Less than two weeks away from Draft Day, potentially the last exciting football-related thing to happen when it is supposed to for several months.
Whereas forced mediation in Minnesota is unlikely to solve the pro football's acridic labor relations, the NFL Draft will be a temporary cure for fans of the NFL who have been without consequential football news since the lockout began.
The season won't start without free agency, the players drafted in the draft can't sign without free agency, and the undrafted rookies will go unclaimed until free agency opens. Therefore, this draft's proceeds will be inconsequential until time comes that these players can actually join their teams. It is the labor agreement that sets up the game of drafting college prospects in the first place - without it, the three days of drafting are vapor.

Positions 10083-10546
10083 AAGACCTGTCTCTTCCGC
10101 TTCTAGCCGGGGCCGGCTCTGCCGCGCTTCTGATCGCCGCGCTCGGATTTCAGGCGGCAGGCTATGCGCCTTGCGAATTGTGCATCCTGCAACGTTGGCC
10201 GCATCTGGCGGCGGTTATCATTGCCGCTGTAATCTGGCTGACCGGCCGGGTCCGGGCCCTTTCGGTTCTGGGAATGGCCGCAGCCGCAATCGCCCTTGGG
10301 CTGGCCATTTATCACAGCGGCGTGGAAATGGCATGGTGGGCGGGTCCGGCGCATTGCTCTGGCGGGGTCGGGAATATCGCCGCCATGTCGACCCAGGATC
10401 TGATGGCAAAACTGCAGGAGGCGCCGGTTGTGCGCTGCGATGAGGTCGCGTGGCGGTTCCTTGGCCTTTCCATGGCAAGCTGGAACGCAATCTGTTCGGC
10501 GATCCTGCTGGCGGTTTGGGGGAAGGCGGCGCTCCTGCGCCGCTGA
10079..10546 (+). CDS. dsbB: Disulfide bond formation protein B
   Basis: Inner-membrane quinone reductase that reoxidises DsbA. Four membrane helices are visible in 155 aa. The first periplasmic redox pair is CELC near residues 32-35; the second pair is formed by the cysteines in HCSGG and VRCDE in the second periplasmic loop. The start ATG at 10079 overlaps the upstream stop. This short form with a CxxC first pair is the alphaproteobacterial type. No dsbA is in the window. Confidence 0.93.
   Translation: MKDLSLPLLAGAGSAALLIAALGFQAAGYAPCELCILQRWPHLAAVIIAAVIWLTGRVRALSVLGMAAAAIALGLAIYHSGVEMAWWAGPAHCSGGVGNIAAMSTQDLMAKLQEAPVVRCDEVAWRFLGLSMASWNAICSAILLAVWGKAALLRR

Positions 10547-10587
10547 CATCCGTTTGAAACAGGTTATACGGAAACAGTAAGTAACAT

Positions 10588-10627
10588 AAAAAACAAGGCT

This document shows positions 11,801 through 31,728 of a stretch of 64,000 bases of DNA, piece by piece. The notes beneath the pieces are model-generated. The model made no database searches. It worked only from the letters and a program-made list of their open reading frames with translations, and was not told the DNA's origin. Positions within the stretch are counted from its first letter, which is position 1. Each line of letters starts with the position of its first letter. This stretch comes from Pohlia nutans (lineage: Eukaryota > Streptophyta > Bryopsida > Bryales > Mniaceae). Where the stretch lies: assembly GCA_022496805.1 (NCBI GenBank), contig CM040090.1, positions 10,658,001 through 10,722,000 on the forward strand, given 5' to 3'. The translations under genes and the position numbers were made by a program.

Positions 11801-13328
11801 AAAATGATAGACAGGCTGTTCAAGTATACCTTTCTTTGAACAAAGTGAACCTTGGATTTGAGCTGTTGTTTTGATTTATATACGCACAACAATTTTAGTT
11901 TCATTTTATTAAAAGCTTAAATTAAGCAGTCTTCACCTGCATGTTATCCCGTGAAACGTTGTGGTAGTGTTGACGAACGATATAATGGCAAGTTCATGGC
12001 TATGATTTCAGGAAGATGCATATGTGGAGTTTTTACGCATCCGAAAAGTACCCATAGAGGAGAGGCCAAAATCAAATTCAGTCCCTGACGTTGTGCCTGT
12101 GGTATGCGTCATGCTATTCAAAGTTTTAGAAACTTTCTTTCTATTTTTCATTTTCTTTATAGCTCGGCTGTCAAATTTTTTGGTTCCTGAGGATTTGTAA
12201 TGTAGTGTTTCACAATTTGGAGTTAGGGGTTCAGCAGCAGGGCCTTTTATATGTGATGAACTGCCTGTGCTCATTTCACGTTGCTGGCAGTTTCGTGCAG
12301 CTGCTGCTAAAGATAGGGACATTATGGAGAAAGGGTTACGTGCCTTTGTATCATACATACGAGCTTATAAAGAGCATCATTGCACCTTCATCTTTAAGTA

The Saints have a small and front-loaded draft class in 2011, four picks in the top three rounds and then a pair of seventh round picks, including their recently-acquired compensatory selection near the end of the draft.
1. Carolina - Auburn QB Cam Newton
2. Denver - LSU CB Patrick Peterson
3. Buffalo - Texas A&M OLB Von Miller
4. Cincinnati - Missouri QB Blaine Gabbert
5. Arizona - North Carolina DE Robert Quinn
6. Cleveland - Georgia WR A.J. Green
7. San Francisco - Alabama DT Marcel Dareus
8. Tennessee - Alabama WR Julio Jones
9. Dallas - Nebraska CB Prince Amukamara
10. Washington - Cal DE Cameron Jordan
11. Houston - Missouri DE Aldon Smith
12. Minnesota - Wisconsin DE J.J. Watt
13. Detroit - Boston College T Anthony Costanzo
14. St. Louis - Auburn DT Nick Fairley
15. Miami - USC T Tyron Smith
16. Jacksonville - Clemson DE Da'Quan Bowers